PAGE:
President University held EnvironmenTalk 2020 that discussed the energy sector and its strategy in tackling climate change.
With the theme “Energy Strategy While Facing Climate Change”, this webinar had two speakers who are experts in the energy sector- Khoiria Oktaviani, Communication Manager of the Ministry of Energy and Mineral Resources of the Republic of Indonesia, and Erina Mursanti, Program Manager of the Green Economy at Institute for Essential Services Reform (IESR).
First of all, Khoiria Oktaviani presented her views on the journey of energy transformation from the inception of the Kyoto Protocol, the international commitment about climate change.
Furthermore, she elaborated on the Indonesian government’s energy policy in response to this issue, which is the national commitment to achieve the Paris Agreement targets. In other words, the government must reduce emissions from the energy used by Indonesia, to participate in keeping global temperatures below 2° C, and even strive for it to be 1.5° C.
According to Khoiria, the condition of energy consumption in Indonesia cannot be categorized as good. This is because most energy consumption in Indonesia are oil and coal. From the data presented, the consumption of petroleum is even greater than its production.
“This condition is not environmentally friendly because excessive consumption of fossil fuels will release carbon dioxide and other greenhouse gases into the atmosphere,” she said.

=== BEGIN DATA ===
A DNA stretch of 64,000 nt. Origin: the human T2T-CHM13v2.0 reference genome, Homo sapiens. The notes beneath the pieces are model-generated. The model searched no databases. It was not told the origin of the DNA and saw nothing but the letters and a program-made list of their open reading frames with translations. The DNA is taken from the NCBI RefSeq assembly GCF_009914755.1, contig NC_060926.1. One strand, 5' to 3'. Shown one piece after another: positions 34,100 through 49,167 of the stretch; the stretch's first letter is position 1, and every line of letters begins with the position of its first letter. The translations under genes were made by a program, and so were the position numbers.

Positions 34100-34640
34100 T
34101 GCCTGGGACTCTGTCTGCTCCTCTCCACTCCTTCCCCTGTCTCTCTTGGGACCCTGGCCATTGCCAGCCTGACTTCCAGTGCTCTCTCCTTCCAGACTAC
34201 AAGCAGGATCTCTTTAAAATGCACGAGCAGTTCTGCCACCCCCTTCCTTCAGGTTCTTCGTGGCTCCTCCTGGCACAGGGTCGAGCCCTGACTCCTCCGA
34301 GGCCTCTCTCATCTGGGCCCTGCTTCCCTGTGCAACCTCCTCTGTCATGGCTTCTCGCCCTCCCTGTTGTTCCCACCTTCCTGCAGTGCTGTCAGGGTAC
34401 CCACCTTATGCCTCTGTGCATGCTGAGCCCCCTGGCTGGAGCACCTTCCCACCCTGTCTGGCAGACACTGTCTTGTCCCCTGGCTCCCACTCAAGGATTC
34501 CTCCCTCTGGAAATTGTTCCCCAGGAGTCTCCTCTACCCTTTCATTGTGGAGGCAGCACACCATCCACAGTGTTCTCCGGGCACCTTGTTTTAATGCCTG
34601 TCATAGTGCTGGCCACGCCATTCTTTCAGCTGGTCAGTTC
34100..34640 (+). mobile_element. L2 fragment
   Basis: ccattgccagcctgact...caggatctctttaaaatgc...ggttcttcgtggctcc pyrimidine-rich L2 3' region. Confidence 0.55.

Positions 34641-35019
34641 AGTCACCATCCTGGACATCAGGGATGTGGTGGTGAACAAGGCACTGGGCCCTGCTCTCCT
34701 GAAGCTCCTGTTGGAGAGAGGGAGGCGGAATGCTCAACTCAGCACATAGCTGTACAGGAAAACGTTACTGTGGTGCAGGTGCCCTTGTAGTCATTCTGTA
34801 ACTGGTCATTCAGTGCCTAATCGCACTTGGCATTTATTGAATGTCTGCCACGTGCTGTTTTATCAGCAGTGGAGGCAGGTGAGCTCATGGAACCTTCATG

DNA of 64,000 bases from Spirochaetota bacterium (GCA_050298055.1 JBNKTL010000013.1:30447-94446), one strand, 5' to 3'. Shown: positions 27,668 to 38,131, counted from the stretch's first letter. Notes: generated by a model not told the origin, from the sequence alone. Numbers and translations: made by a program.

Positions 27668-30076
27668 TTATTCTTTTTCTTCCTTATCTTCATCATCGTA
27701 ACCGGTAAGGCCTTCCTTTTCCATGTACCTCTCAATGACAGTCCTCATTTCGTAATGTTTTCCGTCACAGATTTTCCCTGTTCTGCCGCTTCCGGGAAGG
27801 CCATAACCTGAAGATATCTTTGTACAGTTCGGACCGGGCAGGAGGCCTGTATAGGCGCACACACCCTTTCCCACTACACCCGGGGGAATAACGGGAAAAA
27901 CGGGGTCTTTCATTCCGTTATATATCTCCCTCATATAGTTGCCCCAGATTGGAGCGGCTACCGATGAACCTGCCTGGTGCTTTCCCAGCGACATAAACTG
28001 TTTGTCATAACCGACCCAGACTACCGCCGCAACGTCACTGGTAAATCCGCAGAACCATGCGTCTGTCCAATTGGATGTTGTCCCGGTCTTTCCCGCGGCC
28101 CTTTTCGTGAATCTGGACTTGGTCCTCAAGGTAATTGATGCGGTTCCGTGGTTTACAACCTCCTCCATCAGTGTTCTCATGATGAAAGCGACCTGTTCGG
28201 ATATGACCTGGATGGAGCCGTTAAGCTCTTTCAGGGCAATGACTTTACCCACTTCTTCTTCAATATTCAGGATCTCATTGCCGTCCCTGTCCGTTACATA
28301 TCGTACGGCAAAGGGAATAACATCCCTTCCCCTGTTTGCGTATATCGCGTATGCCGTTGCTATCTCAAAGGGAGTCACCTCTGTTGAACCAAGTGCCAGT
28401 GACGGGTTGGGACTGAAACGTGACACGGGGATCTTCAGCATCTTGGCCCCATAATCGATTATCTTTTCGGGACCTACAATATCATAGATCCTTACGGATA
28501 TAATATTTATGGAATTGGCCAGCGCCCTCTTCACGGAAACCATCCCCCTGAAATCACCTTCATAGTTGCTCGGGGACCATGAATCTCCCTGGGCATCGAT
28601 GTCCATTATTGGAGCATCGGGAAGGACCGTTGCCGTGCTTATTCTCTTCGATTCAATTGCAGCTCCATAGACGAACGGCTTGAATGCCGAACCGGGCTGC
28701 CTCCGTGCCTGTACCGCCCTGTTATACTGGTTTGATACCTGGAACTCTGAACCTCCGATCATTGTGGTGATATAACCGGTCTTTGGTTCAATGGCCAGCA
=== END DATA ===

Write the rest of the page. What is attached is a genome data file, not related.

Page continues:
Therefore, the government considers that it is necessary to do the transition of energy, from fossil fuels to environmentally friendly energy. The Ministry of Energy and Mineral Resources has pursued the potential for new and renewable energy, including utilizing geothermal, water, bioenergy, solar, and wind as a solution in meeting the targets of the Paris Agreement while also addressing the problem of climate change.
In the second session, Erina Mursanti outlined the Green Economy strategy as an alternative to address this phenomenon.
She explained that Green Economy has the same concept as the new and renewable energy, but what distinguishes it is the economic element in it.
“Green Economy is a strategy to balance economic growth with environmental protection. This is because the relationship between economic growth and environmental health is often incompatible. For example, economic growth has increased with industrialization, but the quality of the environment has decreased due to emissions released from energy consumption by industries,” she added.
“Therefore, the IESR recommends this green economy so that Indonesia can shift its economic system from an economy based on fossil materials to an economy based on renewable energy,” she concluded.